Kinesin-1, -2 and -3 motors use family-specific mechanochemical strategies to effectively compete with dynein during bidirectional transport

  1. Allison M Gicking
  2. Tzu-Chen Ma
  3. Qingzhou Feng
  4. Rui Jiang
  5. Somayesadat Badieyan
  6. Michael A Cianfrocco
  7. William O Hancock  Is a corresponding author
  1. Pennsylvania State University, United States
  2. University of Michigan-Ann Arbor, United States

Abstract

Bidirectional cargo transport in neurons requires competing activity of motors from the kinesin-1, -2 and -3 superfamilies against cytoplasmic dynein-1. Previous studies demonstrated that when kinesin-1 attached to dynein-dynactin-BicD2 (DDB) complex, the tethered motors move slowly with a slight plus-end bias, suggesting kinesin-1 overpowers DDB but DDB generates a substantial hindering load. Compared to kinesin-1, motors from the kinesin-2 and -3 families display a higher sensitivity to load in single-molecule assays and are thus predicted to be overpowered by dynein complexes in cargo transport. To test this prediction, we used a DNA scaffold to pair DDB with members of the kinesin-1, -2 and -3 families to recreate bidirectional transport in vitro, and tracked the motor pairs using two-channel TIRF microscopy. Unexpectedly, we find that when both kinesin and dynein are engaged and stepping on the microtubule, kinesin-1, -2, and -3 motors are able to effectively withstand hindering loads generated by DDB. Stochastic stepping simulations reveal that kinesin-2 and -3 motors compensate for their faster detachment rates under load with faster reattachment kinetics. The similar performance between the three kinesin transport families highlights how motor kinetics play critical roles in balancing forces between kinesin and dynein, and emphasizes the importance of motor regulation by cargo adaptors, regulatory proteins, and the microtubule track for tuning the speed and directionality of cargo transport in cells.

Data availability

Source files are included for all figures and figure supplements.Source code is included for the simulations in Fig. 6.

Article and author information

Author details

  1. Allison M Gicking

    Department of Biomedical Engineering, Pennsylvania State University, University Park, United States
    Competing interests
    The authors declare that no competing interests exist.
    ORCID icon "This ORCID iD identifies the author of this article:" 0000-0002-9287-2580
  2. Tzu-Chen Ma

    Department of Biomedical Engineering, Pennsylvania State University, University Park, United States
    Competing interests
    The authors declare that no competing interests exist.
  3. Qingzhou Feng

    Department of Biomedical Engineering, Pennsylvania State University, University Park, United States
    Competing interests
    The authors declare that no competing interests exist.
  4. Rui Jiang

    Department of Biomedical Engineering, Pennsylvania State University, University Park, United States
    Competing interests
    The authors declare that no competing interests exist.
    ORCID icon "This ORCID iD identifies the author of this article:" 0000-0001-6000-8512
  5. Somayesadat Badieyan

    Department of Biological Chemistry, University of Michigan-Ann Arbor, Ann Arbor, United States
    Competing interests
    The authors declare that no competing interests exist.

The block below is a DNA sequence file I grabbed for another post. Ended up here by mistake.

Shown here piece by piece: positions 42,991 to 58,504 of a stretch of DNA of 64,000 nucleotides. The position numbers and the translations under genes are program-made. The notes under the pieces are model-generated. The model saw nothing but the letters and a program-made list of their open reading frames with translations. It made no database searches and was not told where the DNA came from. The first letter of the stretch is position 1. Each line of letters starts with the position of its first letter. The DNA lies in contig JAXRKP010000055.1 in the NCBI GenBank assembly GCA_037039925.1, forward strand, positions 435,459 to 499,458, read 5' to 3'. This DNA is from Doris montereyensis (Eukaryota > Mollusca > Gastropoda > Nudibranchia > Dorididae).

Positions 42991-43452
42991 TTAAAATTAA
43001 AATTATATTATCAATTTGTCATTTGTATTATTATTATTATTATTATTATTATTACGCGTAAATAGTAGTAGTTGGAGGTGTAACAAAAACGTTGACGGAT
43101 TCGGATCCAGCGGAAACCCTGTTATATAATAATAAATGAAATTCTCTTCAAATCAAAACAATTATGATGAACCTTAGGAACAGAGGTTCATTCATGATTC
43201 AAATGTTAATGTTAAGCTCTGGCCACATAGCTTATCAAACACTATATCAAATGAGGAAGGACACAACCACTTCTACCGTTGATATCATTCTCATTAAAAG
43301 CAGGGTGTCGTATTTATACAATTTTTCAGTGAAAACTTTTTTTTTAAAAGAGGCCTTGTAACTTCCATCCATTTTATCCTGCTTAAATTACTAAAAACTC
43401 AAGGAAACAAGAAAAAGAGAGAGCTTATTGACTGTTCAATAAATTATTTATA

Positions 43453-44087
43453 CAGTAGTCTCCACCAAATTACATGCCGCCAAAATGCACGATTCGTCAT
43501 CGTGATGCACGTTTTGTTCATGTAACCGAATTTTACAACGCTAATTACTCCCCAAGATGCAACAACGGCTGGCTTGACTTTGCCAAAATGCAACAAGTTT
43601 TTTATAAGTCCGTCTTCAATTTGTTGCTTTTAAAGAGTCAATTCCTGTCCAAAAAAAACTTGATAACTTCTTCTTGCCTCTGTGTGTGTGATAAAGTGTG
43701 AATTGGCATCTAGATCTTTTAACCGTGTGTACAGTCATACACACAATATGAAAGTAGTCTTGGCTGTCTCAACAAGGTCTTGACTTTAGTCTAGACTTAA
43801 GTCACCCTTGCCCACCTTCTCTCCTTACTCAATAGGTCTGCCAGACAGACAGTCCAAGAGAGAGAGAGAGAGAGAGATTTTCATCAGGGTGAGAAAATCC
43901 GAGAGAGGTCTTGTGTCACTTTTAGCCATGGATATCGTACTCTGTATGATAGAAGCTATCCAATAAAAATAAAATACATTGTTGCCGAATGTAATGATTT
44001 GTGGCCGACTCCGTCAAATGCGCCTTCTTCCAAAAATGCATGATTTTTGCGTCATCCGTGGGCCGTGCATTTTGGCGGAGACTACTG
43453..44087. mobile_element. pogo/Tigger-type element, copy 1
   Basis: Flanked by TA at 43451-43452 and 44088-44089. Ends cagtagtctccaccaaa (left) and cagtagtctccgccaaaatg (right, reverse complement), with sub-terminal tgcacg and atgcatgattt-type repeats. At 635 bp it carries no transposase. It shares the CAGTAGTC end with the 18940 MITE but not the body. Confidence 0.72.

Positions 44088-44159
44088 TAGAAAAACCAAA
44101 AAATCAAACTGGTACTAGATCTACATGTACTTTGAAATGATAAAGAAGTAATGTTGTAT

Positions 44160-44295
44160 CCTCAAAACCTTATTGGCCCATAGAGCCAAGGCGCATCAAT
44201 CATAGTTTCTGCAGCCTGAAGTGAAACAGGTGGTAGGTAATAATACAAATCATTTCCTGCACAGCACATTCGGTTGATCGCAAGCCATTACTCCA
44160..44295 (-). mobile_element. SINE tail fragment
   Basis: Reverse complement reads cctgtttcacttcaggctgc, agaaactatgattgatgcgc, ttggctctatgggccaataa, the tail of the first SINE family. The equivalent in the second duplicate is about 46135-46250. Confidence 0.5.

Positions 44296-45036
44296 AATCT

6. Michael A Cianfrocco

    Department of Biological Chemistry, University of Michigan-Ann Arbor, Ann Arbor, United States
    Competing interests
    The authors declare that no competing interests exist.
    ORCID icon "This ORCID iD identifies the author of this article:" 0000-0002-2067-4999
  7. William O Hancock

    Department of Biomedical Engineering, Pennsylvania State University, University Park, United States
    For correspondence
    woh1@psu.edu
    Competing interests
    The authors declare that no competing interests exist.
    ORCID icon "This ORCID iD identifies the author of this article:" 0000-0001-5547-8755

Funding

National Institutes of Health (R35GM139568)

  • William O Hancock

National Institutes of Health (R01GM076476)

  • William O Hancock

National Institutes of Health (R21AI152869)

  • Michael A Cianfrocco

National Institutes of Health (F32GM137487)

  • Allison M Gicking

National Institutes of Health (T32GM108563)

  • Rui Jiang

The funders had no role in study design, data collection and interpretation, or the decision to submit the work for publication.

Reviewing Editor

  1. Kassandra M Ori-McKenney, University of California, United States

Version history

  1. Received: July 27, 2022
  2. Preprint posted: August 5, 2022 (view preprint)
  3. Accepted: September 19, 2022
  4. Accepted Manuscript published: September 20, 2022 (version 1)
  5. Version of Record published: October 7, 2022 (version 2)

Copyright

© 2022, Gicking et al.

This article is distributed under the terms of the Creative Commons Attribution License permitting unrestricted use and redistribution provided that the original author and source are credited.

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  1. Allison M Gicking
  2. Tzu-Chen Ma
  3. Qingzhou Feng
  4. Rui Jiang
  5. Somayesadat Badieyan
  6. Michael A Cianfrocco
  7. William O Hancock
(2022)
Kinesin-1, -2 and -3 motors use family-specific mechanochemical strategies to effectively compete with dynein during bidirectional transport
eLife 11:e82228.
https://doi.org/10.7554/eLife.82228

Share this article

https://doi.org/10.7554/eLife.82228

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